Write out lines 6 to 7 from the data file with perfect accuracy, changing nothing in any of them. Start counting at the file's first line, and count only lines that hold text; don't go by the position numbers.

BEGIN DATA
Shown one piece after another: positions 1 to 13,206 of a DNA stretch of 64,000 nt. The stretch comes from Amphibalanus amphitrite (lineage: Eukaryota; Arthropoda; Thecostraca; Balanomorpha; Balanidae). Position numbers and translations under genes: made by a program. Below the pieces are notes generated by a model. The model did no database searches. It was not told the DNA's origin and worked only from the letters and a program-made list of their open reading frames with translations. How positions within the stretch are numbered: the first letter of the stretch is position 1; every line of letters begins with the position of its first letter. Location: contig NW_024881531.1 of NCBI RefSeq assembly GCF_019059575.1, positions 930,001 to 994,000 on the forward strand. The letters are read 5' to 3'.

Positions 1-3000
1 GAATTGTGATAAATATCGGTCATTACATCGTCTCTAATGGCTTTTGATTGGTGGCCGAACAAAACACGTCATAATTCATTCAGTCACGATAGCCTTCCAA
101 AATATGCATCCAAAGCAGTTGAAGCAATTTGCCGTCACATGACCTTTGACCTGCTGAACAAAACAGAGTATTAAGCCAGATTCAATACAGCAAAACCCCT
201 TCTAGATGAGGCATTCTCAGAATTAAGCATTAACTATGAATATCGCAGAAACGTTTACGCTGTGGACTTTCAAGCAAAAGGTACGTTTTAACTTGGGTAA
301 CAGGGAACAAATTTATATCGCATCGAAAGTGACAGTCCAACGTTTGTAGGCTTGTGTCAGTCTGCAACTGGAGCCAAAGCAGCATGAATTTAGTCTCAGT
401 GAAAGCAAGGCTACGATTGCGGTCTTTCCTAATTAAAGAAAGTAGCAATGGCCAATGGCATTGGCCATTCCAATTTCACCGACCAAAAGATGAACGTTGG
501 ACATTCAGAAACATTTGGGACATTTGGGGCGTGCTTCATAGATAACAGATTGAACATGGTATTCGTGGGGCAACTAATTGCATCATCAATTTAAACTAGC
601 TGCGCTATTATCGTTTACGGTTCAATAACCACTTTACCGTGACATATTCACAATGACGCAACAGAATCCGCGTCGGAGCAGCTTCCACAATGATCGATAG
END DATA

301 CAGGGAACAAATTTATATCGCATCGAAAGTGACAGTCCAACGTTTGTAGGCTTGTGTCAGTCTGCAACTGGAGCCAAAGCAGCATGAATTTAGTCTCAGT
401 GAAAGCAAGGCTACGATTGCGGTCTTTCCTAATTAAAGAAAGTAGCAATGGCCAATGGCATTGGCCATTCCAATTTCACCGACCAAAAGATGAACGTTGG